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Root Canal - Dental Negligence Compensation Claim Solicitors


Treatment involving the root canal of a tooth has many myths and misconceptions. Most people believe it is a painful dental procedure. In most cases, however, this is not the case and a root canal procedure is usually painless and can save your tooth from infection and from being extracted. If root canal treatment is carried out properly, it should keep the tooth functional for many years to come.

Root Canal Dental Negligence

Our specialist medical negligence solicitors are all members of the Solicitors Regulation Authority panel of clinical negligence experts and deal with root canal dental negligence claims using the no win no fee* scheme. You will not be asked to fund or finance the dental negligence claim as it proceeds. For children or those on a low income it may also be possible to obtain Legal Aid which always concentrates dental negligence insurers minds on settlement. To talk to a specialist lawyer about a dentist or a root canal dental problem just use the helpline, complete the contact form or email us and we’ll arrange a call-back at a convenient time.

Root Canal Treatment

Root canal work involves having the dentist or endodontist work on the interior part of the tooth, also known as the tooth 'pulp'. The pulp tissue of the tooth contains the arteries, veins, lymph vessels, connective tissue and nerve fibres. When root canal work is being carried out, the dentist isolates the tooth using a rubber dam so the tooth isn't impacted by bacteria in saliva.


Pulp Access

The dentist must drill a hole in order to access the pulp. This hole will go from the outside of the tooth into the pulp chamber. On front teeth, the hole is made in the back of the tooth; in the back teeth, the hole is made on the chewing surface of the tooth. Any decay that is present or fillings must be removed at the time the hole is created.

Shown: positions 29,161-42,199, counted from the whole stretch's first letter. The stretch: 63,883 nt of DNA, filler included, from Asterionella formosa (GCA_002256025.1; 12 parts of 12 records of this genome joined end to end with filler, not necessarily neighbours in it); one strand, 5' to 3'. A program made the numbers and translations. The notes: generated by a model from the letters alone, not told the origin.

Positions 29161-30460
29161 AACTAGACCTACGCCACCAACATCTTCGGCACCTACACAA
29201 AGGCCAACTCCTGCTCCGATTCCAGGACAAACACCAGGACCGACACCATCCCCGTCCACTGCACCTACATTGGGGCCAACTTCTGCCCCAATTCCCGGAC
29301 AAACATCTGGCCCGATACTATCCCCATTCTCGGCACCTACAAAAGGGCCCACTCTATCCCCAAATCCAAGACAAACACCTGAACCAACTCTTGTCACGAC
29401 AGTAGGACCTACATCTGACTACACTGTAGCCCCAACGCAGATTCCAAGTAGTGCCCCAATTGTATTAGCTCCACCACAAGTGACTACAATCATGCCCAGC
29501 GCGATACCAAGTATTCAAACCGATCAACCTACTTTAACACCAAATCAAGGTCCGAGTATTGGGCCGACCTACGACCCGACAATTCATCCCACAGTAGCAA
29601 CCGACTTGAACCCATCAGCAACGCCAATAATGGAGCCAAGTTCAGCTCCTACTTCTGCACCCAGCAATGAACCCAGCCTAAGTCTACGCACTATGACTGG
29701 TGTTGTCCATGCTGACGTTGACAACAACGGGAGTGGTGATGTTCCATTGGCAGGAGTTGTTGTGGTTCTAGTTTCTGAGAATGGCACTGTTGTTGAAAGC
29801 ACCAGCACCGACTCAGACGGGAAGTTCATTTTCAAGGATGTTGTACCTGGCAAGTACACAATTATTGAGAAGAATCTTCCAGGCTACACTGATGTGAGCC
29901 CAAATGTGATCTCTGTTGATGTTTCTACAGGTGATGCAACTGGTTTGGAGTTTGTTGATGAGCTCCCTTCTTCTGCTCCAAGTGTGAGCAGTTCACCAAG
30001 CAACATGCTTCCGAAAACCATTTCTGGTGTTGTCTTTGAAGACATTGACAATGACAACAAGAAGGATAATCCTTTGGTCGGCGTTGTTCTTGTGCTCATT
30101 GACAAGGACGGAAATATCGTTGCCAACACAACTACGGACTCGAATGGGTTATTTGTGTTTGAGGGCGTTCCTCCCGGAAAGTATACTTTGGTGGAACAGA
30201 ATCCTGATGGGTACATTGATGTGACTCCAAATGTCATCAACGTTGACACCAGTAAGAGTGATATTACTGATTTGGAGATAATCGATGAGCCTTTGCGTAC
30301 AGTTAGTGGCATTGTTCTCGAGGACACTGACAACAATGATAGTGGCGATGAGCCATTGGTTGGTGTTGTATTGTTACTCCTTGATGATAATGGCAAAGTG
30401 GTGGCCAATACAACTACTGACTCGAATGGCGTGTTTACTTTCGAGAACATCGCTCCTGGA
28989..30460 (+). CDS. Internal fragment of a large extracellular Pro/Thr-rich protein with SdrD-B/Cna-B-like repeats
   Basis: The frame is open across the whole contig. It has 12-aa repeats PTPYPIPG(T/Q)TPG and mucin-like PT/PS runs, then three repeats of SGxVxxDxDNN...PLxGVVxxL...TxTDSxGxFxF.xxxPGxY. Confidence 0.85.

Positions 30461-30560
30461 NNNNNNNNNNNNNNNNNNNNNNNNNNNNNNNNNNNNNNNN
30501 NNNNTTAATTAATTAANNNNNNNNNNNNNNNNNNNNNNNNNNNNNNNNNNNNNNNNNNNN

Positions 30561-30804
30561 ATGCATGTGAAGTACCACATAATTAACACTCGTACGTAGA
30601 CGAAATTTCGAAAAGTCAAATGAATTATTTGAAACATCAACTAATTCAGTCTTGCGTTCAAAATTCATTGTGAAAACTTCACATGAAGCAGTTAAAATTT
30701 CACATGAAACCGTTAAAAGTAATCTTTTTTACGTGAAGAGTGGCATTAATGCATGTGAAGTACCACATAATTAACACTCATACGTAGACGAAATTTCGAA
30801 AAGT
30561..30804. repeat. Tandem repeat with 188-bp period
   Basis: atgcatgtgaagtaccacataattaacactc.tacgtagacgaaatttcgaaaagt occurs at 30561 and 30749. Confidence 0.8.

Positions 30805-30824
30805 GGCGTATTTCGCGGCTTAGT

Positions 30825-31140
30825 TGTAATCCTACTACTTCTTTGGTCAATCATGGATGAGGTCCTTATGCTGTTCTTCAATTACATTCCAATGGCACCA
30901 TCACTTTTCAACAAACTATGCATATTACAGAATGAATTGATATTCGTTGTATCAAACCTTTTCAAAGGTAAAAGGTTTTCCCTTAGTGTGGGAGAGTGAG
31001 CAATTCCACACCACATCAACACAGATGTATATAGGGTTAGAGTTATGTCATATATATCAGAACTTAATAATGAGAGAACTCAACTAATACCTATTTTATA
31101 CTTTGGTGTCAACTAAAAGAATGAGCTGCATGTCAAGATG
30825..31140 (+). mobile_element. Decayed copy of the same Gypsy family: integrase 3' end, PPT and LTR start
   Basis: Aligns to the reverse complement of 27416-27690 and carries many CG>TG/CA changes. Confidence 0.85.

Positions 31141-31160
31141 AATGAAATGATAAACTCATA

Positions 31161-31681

Cleaning Canals

The dentist then cleans out and shapes each of the root canals. In this process, the bacteria are removed along with toxins, pus, nerve tissue, excess debris and anything else in the root of the tooth. The roots are then enlarged and flared so that their shape is most conducive to the later filling and sealing process. Root canal files clean out each root in a delicate manner, making sure to save as much of the actual tooth as possible. Files of an increasingly large diameter are used to widen the root canal space.


The tooth root is flushed periodically so that debris can be washed away. Many cleaning solutions are used, including sodium hypochlorite, to clean and sterilise the root canals. The dentist measures the length of the root canals so that he or she can be sure the entire length of the canal is clear and the correct amount of filler is applied.


Finally, the hollow interior root canals are filled with the proper material. Some dentists wait about a week to fill the cavity, while others fill the root canals right away. If the dentist waits, he or she will use a temporary filling to keep the cavity clean during the week. The most common filling material for the root canals is called gutta-percha which is a latex type of substance. After this, the tooth is technically a dead tooth and must have a crown placed on it.


*Legal Information

The author of the substantive medical writing on this website is Dr. Christine Traxler MD whose biography can be read here